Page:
Overdose calls, deaths on track to break another record in East Baton Rouge
BATON ROUGE - The capital city is on track to break another record, and it's not a good one. Baton Rouge is following the national trend of skyrocketing overdose deaths, and emergency responders say it's taxing on the whole system.
"If this trend continues, it's going to be difficult to handle all these calls in a timely manner," said Emergency Medical Services spokesperson Mike Chustz.
EMS says overdose calls are up from last year, and the past few hours have been eye-opening. Chustz says something happened Thursday that he can't recall ever happening before.
"I kept hearing overdose calls getting dispatched, and at one point yesterday, before noon, we had five ambulances on five separate overdose calls. I don't think I've ever seen that at one time," he said.
EMS is responding to the trend. In the 36 hours from Thursday to Friday this week, they went on 19 OD calls.
"I don't understand it. These people are on the verge of death," Chustz said.
Sometimes, twice on the same day.
"Occasionally, we'll see the same overdose victim twice in one day," Chustz said. "They take Narcan, they go to the hospital and overdose again. It's ridiculous!"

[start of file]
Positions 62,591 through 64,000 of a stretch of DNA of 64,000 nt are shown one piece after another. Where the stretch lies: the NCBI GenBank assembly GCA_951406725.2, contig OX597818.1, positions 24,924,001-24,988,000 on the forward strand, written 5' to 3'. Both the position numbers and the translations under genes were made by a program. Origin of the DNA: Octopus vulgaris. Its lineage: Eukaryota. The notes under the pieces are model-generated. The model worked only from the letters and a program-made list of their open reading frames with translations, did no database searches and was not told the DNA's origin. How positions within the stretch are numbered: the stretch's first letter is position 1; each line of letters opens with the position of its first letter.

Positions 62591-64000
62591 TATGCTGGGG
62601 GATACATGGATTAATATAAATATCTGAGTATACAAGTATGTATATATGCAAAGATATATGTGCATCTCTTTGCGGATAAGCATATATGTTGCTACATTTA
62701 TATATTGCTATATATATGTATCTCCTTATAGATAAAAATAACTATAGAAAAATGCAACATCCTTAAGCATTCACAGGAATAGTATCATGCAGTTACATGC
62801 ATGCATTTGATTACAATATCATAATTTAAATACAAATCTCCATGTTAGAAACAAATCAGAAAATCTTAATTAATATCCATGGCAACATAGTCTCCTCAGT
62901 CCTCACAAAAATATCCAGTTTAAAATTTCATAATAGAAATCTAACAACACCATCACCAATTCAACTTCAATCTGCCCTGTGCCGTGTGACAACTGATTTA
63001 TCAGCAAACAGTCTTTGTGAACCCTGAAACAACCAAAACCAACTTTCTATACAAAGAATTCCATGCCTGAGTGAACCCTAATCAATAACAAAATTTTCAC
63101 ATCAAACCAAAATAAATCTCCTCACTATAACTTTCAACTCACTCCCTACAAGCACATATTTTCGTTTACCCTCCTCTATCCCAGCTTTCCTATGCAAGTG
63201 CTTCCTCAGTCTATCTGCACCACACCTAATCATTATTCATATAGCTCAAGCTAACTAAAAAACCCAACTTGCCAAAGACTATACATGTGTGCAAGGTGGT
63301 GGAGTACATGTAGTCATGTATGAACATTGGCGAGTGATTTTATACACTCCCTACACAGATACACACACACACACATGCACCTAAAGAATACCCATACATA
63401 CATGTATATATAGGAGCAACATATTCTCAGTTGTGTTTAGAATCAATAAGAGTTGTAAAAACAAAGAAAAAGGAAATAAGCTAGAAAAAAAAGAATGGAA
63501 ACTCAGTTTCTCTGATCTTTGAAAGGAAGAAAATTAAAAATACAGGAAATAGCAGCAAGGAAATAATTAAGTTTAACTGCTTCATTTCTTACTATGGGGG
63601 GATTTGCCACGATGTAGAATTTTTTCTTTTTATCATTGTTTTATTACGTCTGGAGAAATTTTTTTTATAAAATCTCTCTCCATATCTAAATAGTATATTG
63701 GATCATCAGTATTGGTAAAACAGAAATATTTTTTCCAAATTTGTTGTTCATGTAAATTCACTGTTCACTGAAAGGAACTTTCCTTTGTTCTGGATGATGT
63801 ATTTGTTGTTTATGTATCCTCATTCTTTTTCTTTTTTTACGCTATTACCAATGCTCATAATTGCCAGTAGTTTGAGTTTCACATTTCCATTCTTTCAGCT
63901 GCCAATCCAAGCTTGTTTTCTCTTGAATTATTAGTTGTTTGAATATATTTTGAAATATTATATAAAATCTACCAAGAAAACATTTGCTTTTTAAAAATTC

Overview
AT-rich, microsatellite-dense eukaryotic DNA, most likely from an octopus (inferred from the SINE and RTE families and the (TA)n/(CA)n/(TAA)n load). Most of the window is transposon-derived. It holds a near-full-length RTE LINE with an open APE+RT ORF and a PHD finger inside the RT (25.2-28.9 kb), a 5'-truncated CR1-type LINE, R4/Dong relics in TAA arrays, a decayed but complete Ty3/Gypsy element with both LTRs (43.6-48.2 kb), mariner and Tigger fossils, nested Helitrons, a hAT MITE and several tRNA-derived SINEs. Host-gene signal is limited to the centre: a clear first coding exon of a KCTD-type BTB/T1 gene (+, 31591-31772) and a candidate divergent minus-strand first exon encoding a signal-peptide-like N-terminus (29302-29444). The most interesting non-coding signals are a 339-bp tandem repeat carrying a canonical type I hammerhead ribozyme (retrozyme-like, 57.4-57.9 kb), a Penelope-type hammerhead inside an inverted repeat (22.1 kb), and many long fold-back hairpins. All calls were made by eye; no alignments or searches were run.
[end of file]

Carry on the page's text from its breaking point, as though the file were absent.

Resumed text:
Some patients are revived with Narcan and transported to the emergency room, taxing another part of the healthcare system. Chustz says the victims are often homeless and do not have health insurance.
East Baton Rouge Parish Coroner Dr. Beau Clark says the overdose numbers are overwhelming and predicts it will be another record year for overdose-related deaths.
"It's absolutely horrible. Hopefully, they're getting there in time to save these people," Clark said.
Not everyone has an opportunity to call for help. In the last decade, the number of overdose-related deaths has skyrocketed. According to the coroner's office, there were 28 confirmed overdose deaths in 2012. The overdose death numbers have increased nearly every year since.
In 2021, there were 311 overdose-related deaths. As of July 29, 2022, there have been 169 just this year. Dr. Clark says labs are currently overwhelmed and two months behind in processing their data, meaning that number is actually greater.
Chustz says they're seeing a lot of patients overdosing on a combination of fentanyl and heroin. It can also be mixed with methamphetamine. EMS has been carrying Narcan for a long time, which can save lives if someone is around to call for help.
"Narcan isn't going to save you if there's no one there to give it to you," Chustz said.
Last week, the local volunteer group Keep Tiger Town Beautiful posted a photo of a collection of needles picked up during one of their ventures. It's part of the grim picture EMS responds to daily.
"A lot of them we'll see, and we'll see a month later — they just got out of treatment," Chustz said.
EMS is certainly worried about it, considering they are just a small piece of the big picture that's happening nationwide. Last year, there were about 107,000 overdose-related deaths around the country.
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